Manuel Álvarez Bravo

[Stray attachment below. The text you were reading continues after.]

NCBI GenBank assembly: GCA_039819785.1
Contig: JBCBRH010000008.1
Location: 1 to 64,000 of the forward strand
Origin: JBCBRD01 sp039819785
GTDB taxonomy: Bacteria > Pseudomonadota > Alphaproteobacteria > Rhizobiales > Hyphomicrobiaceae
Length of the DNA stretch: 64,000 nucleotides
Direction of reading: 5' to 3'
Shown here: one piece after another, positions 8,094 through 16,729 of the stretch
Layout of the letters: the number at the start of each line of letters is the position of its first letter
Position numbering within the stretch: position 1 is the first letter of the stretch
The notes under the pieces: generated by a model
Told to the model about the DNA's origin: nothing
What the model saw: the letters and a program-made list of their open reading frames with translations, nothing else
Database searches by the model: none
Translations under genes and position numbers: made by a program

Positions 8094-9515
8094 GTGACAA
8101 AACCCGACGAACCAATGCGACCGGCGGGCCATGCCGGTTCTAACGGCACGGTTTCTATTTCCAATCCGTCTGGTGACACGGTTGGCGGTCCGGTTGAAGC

Mexican photographer Manuel Álvarez Bravo, regarded as one of the greatest Latin American photographers of the 20th Century, is best known for his iconic dreamlike portrayals of the Mexican working class, as well as for his surreal still lifes. From the late 1920s on, his poetic images captured the complex co-existence of a pre- Columbian past and modern life, with all of its social contradictions and apparent discontinuity. Álvarez Bravo was a self-taught photographer, and his earliest success with the camera came around 1925 when he won first prize at a local photography competition in Oaxaca. At a time when Mexico City was emerging as a center for international artistic and intellectual exchange, Manuel Álvarez Bravo became associated with the international avant-garde movements, including artists like Tina Modotti, Edward Weston, and the surrealists, embracing a desire for modernity while searching for an identity with Mexican roots. He took over Tina Modotti’s job at the magazine Mexican Folkways in 1930, and he worked for muralists Diego Rivera, Jose Clemente Orozco and David Alfaro Siqueiros. During his nearly eighty-year career, Alvarez Bravo had over 150 one-man exhibitions and participated in numerous group shows. In 1997, the Museum of Modern Art, New York organized a major retrospective of his work.